Israel has "no intention" of reviving West Bank settlements evacuated nearly two decades ago, the office of Prime Minister Benjamin Netanyahu said Wednesday, after a parliamentary vote sparked US ire.
Lawmakers voted Tuesday to annul part of a law banning Israelis from living in areas of the occupied West Bank the government evacuated in 2005.
That year Israel unilaterally withdrew from the Gaza Strip and removed Jewish settlers from the coastal territory, as well as from four settlements in the northern West Bank.
Netanyahu's office said the parliamentary vote scraps "a discriminatory and humiliating law, that prohibited Jews from living in areas in northern Samaria, which is part of our historic homeland," using the biblical name for the northern West Bank.
"Having said that, the government has no intention of establishing new communities in these areas," the statement added.
Netanyahu returned to power in December and vowed to expand settlements across the West Bank, which are deemed illegal under international law.
His assertion that the government will not formally allow settlers to return to the four sites evacuated in 2005 comes after Washington said it was "extremely troubled" by the parliamentary vote.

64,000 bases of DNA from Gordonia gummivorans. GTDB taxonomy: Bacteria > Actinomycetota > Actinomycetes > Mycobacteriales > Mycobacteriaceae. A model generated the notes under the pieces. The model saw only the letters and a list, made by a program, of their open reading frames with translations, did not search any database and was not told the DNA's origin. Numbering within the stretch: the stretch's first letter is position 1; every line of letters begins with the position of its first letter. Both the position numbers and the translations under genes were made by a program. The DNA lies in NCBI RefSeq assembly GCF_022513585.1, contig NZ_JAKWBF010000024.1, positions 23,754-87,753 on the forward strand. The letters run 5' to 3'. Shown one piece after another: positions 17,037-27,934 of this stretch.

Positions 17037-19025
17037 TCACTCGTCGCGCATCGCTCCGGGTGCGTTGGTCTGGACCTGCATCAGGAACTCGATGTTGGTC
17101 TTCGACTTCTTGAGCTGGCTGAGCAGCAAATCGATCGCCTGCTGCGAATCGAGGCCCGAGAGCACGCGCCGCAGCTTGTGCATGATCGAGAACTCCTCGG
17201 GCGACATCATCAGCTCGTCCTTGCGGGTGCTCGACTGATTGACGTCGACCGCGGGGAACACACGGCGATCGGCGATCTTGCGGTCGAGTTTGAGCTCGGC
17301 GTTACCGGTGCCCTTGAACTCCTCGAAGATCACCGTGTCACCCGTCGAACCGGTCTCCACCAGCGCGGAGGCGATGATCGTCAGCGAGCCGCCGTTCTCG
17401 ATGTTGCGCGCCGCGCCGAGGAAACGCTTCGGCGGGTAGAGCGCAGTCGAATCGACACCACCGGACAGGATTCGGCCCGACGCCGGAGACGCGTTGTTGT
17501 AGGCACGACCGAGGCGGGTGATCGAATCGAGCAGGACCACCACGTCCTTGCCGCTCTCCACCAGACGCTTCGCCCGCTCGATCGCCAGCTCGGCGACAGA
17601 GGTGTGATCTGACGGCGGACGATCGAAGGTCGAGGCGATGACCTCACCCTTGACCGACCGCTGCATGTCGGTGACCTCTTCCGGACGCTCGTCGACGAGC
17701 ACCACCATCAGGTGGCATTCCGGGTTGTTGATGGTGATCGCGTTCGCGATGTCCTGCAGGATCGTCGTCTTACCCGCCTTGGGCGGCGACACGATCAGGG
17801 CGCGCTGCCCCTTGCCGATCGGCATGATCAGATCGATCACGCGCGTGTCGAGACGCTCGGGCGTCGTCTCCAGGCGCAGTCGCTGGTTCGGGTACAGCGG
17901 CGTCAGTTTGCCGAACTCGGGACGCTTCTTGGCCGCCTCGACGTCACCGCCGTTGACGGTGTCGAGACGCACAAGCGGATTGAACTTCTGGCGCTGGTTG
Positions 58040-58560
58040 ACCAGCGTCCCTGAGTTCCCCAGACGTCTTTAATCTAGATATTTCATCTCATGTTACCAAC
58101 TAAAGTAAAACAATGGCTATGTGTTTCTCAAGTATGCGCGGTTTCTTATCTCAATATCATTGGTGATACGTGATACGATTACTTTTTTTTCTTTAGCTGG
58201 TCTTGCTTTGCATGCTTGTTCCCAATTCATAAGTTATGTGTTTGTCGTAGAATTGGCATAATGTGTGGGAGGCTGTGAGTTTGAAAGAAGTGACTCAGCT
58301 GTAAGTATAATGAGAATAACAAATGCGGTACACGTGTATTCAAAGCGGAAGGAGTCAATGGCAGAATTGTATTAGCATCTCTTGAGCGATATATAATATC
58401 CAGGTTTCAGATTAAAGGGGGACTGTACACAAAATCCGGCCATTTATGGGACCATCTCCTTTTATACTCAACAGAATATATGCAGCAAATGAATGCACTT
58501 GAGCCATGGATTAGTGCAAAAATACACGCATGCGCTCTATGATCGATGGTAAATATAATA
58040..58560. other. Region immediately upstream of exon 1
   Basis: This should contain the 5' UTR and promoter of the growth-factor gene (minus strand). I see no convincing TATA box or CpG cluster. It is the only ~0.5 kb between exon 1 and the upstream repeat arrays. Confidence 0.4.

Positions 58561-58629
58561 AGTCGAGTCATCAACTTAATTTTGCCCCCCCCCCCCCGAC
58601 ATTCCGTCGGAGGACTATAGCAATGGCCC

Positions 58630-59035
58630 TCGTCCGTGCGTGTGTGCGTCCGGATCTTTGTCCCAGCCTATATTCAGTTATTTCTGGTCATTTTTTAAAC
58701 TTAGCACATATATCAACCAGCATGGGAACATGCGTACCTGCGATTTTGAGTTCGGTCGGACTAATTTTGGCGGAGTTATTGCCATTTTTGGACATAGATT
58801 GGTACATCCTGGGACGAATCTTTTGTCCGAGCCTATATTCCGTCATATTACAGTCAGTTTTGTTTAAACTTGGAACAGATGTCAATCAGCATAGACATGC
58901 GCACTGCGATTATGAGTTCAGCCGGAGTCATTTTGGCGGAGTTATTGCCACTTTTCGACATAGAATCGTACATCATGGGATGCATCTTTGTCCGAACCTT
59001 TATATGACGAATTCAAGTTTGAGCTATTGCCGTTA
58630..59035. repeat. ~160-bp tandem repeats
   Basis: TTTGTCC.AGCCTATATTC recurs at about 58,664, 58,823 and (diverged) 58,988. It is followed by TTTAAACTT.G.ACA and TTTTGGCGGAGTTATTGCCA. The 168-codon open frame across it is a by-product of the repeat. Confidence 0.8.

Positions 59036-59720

"The legislative changes announced today are particularly provocative," State Department spokesman Vedant Patel told reporters Tuesday.
Patel said the move was in "clear contradiction" of promises made by prime minister Ariel Sharon to US president George W. Bush, as well as assurances given just two days ago by the Netanyahu administration.
The decision by lawmakers was heralded by Israel's settler movement which has made one of the sites -- Homesh -- a symbol of their cause.
Finance Minister Bezalel Smotrich, himself a far-right settler, tweeted that it marked a step towards regularising the Israeli presence at Homesh.
A small group of activists returned to the site in 2009 and set up a Jewish seminary, which was cleared repeatedly by Israeli troops before the military eventually allowed them to stay.
© Agence France-Presse